Irish people don't always talk.

2:29 PM Posted by sreusche
53.20959 -7.76166
Sarah Reusche
6/10/2010
My project has changed a lot since I started. I planned on documenting retired Bord na Mona peat workers reactions to Sculpture in the Parklands at Lough Boora, and their stories about living and working in Lough Boora at the height of it’s industrial production. I specifically wanted to focus on the peat workers because of they had worked with the land that is now reclaimed, as opposed to mechanical maintenance workers (fitters) of Bord na Mona who worked in shops, often off-site. By chance, I spoke to peat workers who had never been to Sculpture in the park, or fitters who had, but didn’t vocalize many of their opinions on the place. The best audio I got relating to the reception of the parklands and how it reflects industrial heritage was from Tom Egan, the land manager at Lough Boora, and Michael Camon the leaser of our cottages. Tom was integrally involved in the founding SIP, so he had very insightful reflections. I think Michael opened up so much because he was comfortable being interviewed in the cottages that are familiar to him, and the JNBC had already established a trusting, respectful relationship with him.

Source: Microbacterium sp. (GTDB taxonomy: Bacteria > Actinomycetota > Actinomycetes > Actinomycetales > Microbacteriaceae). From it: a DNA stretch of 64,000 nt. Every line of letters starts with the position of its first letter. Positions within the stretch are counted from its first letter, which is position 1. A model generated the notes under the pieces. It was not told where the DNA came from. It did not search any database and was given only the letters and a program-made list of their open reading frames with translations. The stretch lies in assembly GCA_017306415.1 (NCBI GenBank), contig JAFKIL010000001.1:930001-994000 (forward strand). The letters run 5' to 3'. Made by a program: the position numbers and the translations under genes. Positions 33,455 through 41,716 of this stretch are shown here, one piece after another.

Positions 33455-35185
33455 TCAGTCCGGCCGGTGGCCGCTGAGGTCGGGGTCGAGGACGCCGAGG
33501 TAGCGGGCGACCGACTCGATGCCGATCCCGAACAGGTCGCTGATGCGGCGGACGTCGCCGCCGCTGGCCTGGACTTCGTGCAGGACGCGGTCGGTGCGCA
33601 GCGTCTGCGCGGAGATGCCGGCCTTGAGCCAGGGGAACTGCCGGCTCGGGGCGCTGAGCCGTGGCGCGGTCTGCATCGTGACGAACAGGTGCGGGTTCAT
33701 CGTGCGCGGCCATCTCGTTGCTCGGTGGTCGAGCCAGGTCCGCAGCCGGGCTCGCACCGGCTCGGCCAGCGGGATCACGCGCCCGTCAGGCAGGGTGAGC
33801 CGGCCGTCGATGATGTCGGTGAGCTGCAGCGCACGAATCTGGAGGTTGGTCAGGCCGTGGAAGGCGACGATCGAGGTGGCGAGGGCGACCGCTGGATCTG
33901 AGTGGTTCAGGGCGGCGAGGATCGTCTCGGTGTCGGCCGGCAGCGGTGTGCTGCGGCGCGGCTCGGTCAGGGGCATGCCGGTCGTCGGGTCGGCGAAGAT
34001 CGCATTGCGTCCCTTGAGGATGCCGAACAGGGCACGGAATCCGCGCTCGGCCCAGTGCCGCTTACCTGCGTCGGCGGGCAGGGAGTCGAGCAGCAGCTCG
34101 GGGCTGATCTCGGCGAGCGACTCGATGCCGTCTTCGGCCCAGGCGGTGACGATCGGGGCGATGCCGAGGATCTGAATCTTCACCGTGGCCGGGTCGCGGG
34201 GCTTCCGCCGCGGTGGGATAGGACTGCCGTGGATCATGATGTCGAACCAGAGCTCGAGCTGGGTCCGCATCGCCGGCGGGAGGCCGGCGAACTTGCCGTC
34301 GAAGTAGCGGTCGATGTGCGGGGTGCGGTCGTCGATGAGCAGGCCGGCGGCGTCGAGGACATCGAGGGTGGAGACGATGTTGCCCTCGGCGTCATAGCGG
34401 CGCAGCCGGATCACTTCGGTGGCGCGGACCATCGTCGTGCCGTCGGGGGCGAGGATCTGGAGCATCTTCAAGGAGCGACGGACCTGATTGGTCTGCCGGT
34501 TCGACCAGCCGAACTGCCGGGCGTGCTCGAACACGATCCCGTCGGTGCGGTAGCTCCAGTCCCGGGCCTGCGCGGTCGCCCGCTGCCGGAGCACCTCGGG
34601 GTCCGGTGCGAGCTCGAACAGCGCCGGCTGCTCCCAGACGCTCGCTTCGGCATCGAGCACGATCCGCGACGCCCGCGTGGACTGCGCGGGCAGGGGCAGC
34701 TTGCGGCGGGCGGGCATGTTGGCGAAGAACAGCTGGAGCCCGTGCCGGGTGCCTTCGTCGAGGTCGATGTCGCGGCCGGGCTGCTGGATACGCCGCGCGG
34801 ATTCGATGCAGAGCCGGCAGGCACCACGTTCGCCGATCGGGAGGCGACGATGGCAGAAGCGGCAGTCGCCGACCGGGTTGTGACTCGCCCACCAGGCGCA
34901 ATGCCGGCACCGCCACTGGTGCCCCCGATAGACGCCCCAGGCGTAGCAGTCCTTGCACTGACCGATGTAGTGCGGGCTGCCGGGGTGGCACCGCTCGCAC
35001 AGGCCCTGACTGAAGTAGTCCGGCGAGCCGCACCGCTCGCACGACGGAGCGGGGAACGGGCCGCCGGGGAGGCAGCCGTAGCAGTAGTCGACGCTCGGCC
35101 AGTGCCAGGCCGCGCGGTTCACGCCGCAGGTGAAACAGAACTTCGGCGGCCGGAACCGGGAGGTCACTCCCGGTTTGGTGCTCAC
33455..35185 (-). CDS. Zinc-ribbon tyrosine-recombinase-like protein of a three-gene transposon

I’ve never collected oral history before, and I realized that I’d totally taken for granted the human interaction and psychological aspects of collecting honest, undiluted stories from strangers. We met about 12 retired Bord na Mona workers at a pub in Kilcormac. Assuming it was going to be a free-for-all of elderly men reflecting on the good old days, we prepared a few questions that we thought would spur personal stories related to what we were looking for. All of the men could talk for hours about the peat industry, and Bord na Mona as a company, but questions like “What did you do for fun when you weren’t cutting turf?” fell surprisingly flat. Maybe it was too personal, or too long ago. But a moment that really stood out to me was a four second clip of two Bord na Mona workers, that no one knew had been recorded until later review of the tape. I talked to Patty and Jimmy for about an hour and a half, and they we’re both pretty shy. Katherine then took them to another room to talk to them for her project. She ducked out to grab them scones, and on the tape you hear a few seconds of silence, and then, “It’d be hard to tell everything that happened, ain’t it? Jimmy, wouldn’t it? So many things were goin’ on”. Something about the tiredness of his voice struck me. These people have a story they want to tell, but capturing it is a lot harder than I thought it would be.

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